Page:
It is an interesting commentary on the state of the church when the most well-attended event in Yale Divinity School's recent history is a lecture not by a minister or theologian, but by a physician.
On April 26, Dr. Paul Farmer, chairman of Harvard Medical School's Department of Global Health and Social Medicine, addressed the Divinity School community on "The Corporal Works of Mercy and the 21st-century Struggle Against Poverty."
He is uniquely qualified to comment on the topic. In the last three decades, Farmer has traveled to Haiti's squatter settlements, Peru's slums, Siberia's prisons and Rwanda's impoverished rural villages to provide medical care to some of the poorest and most oppressed populations in the world.
In 1987, Farmer co-founded Partners in Health, a nonprofit organization that brings the benefits of modern medicine to those most in need and works to alleviate the crushing economic and social burdens of poverty that exacerbate disease.
I wasn't able to attend the Farmer event because of a speaking engagement, but watching the live stream over the Internet and hearing accounts of the event from friends and former colleagues, I felt compelled to reflect on it.
Because as interesting as Farmer was to listen to, equally as interesting was who came to listen to him.
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Almost 500 people packed into the Divinity School's Marquand Chapel and two overflow rooms. Not only was the crowd intergenerational, it was also deeply ecumenical. The chapel was filled with mainline Protestants and non-Christians, evangelicals and non-believers, fully habited nuns and very progressive Catholics.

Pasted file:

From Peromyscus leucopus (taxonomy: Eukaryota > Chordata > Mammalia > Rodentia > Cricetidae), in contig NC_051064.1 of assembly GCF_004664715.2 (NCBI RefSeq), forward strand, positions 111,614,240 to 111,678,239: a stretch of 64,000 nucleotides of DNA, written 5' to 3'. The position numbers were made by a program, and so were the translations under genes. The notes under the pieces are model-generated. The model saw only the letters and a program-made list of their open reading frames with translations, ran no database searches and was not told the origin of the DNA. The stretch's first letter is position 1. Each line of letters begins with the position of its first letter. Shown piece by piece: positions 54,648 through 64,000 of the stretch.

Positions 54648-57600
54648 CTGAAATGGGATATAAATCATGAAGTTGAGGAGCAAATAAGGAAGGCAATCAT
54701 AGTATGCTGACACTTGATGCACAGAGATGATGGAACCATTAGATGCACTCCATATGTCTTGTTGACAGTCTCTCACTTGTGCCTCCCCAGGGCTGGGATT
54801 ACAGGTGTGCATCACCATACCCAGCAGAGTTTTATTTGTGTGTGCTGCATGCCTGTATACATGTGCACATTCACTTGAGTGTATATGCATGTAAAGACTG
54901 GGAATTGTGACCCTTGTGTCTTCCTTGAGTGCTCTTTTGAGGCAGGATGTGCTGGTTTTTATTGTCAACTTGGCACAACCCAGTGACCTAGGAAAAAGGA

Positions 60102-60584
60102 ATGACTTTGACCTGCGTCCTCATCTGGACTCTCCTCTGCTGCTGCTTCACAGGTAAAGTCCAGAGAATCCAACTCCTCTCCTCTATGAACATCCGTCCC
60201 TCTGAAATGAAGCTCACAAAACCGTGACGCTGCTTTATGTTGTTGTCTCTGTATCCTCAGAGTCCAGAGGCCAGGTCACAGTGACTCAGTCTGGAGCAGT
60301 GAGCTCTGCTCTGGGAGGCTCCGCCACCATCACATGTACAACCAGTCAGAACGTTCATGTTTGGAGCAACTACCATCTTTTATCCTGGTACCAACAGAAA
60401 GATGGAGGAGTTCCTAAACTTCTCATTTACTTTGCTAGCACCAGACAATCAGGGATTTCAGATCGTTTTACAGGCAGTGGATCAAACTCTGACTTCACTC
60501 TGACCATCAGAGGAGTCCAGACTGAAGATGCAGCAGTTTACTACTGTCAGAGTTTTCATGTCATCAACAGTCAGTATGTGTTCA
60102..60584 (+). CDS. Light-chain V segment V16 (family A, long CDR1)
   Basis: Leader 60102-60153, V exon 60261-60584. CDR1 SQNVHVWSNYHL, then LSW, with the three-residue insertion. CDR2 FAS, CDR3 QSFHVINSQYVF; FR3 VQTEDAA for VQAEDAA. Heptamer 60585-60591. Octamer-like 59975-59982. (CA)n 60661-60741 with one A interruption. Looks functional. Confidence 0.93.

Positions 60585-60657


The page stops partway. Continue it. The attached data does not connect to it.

All came to listen to a man who seems to live out a vision of "church" longed for by many ministers, theologians and laypeople. Unlike most of us who espouse the preferential option for the poor, Farmer and his partners have actually made this ideal a living reality.
According to NCR columnist Jesuit Fr. John Dear, who befriended Farmer when they were undergraduates at Duke, the night of Oscar Romero's assassination was a turning point in Farmer's life. In a 2008 column, Dear reminisced about attending small prayer vigil with Farmer to honor the slain Salvadoran archbishop.
"It was the first time he realized that Christianity meant siding with the poor, advocating for the poor, speaking out on behalf of the poor, and abolishing poverty itself," Dear writes.
According to Tracy Kidder's biography of Farmer, Mountains Beyond Mountains, Farmer's interest in Haiti was inspired by a Belgian nun, Sr. Julianna DeWolf, who was working with the United Farm Workers not far from the Duke campus.
"Through Sister Juliana, he came to know many farm workers, including a number of Haitian migrants," Kidder writes. "Farmer was fascinated by their stories and began to learn everything he could about Haiti, studying the Creole language, interviewing migrant workers and reading scores of books about the island nation's tragic history."
Farmer took these lessons with him as a first-year medical student in Haiti.
"I never understood why it was important to think about the corporal works of mercy until I went to Haiti," he told the crowd.
But it was a lack of mercy that first motivated Farmer. In his first assignment in Haiti, he witnessed poor people paying for inadequate care and ineffective medicines.
"It was a total nightmare," Farmer said. "I didn't even know how to talk about it."
In 1983, Farmer traveled to another part of Haiti called Cange, where the construction of a dam had forced residents to settle on a barren hillside. The site was notorious for its high levels of illness and death. It became one of Farmer's greatest teachers.
"The best place you could ever start to work in public health is in a squatters' settlement of landless peasants," he said.
By 1985, Farmer helped to establish Clinique Bon Sauveur in Cange. What began as a two-room facility developed, room by room, into a full-fledged hospital. The clinic came at a crucial moment. By 1986, AIDS began to emerge in the Haitian slums.